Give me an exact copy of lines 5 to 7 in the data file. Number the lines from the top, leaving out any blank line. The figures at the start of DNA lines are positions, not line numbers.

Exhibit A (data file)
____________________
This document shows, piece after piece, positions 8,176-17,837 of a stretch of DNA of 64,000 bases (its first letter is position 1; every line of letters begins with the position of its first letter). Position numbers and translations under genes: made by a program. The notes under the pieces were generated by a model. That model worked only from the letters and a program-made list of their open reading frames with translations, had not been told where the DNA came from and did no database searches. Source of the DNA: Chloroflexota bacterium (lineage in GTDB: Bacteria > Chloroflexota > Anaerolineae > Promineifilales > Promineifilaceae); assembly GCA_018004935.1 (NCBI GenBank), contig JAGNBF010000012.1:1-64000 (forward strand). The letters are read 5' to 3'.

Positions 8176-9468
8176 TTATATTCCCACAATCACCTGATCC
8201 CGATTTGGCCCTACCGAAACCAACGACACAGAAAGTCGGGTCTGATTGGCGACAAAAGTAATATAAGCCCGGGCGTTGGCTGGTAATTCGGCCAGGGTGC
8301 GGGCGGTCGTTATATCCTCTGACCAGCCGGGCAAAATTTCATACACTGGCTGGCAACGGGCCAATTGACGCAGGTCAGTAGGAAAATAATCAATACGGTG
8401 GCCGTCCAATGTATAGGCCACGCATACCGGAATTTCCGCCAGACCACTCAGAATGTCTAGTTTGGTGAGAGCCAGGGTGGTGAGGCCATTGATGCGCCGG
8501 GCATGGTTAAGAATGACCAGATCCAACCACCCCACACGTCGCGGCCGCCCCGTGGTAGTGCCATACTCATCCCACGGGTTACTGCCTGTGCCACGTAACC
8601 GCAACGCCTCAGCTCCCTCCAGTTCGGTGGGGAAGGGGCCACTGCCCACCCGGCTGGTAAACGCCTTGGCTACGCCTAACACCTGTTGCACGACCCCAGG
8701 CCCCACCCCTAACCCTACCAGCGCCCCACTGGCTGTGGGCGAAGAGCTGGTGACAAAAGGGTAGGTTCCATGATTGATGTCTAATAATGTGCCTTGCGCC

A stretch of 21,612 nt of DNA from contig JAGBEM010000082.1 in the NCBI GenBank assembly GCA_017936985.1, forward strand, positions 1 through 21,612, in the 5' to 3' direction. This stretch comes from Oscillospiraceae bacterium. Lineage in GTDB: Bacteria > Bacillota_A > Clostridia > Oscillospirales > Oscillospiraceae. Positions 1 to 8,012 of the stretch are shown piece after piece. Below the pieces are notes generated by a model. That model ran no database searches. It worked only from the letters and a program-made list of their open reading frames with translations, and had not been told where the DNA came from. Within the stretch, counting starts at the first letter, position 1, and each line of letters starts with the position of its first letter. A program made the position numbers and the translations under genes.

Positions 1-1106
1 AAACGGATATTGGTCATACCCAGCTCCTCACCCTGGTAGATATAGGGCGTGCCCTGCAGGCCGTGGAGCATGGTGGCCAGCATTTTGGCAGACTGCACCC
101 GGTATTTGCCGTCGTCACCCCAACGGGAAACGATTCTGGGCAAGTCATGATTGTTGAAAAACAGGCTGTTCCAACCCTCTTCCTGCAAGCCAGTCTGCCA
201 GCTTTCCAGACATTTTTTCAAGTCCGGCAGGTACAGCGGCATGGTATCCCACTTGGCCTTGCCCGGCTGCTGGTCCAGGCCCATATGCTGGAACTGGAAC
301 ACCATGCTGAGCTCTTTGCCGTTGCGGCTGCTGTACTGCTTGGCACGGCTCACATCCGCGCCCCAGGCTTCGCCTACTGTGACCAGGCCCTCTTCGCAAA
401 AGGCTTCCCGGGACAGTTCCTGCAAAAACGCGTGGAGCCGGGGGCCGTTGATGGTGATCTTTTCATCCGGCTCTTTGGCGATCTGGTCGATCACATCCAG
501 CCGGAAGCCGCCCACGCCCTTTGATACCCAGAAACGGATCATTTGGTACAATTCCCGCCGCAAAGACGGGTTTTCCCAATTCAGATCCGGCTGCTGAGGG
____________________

8301 GGGCGGTCGTTATATCCTCTGACCAGCCGGGCAAAATTTCATACACTGGCTGGCAACGGGCCAATTGACGCAGGTCAGTAGGAAAATAATCAATACGGTG
8401 GCCGTCCAATGTATAGGCCACGCATACCGGAATTTCCGCCAGACCACTCAGAATGTCTAGTTTGGTGAGAGCCAGGGTGGTGAGGCCATTGATGCGCCGG
8501 GCATGGTTAAGAATGACCAGATCCAACCACCCCACACGTCGCGGCCGCCCCGTGGTAGTGCCATACTCATCCCACGGGTTACTGCCTGTGCCACGTAACC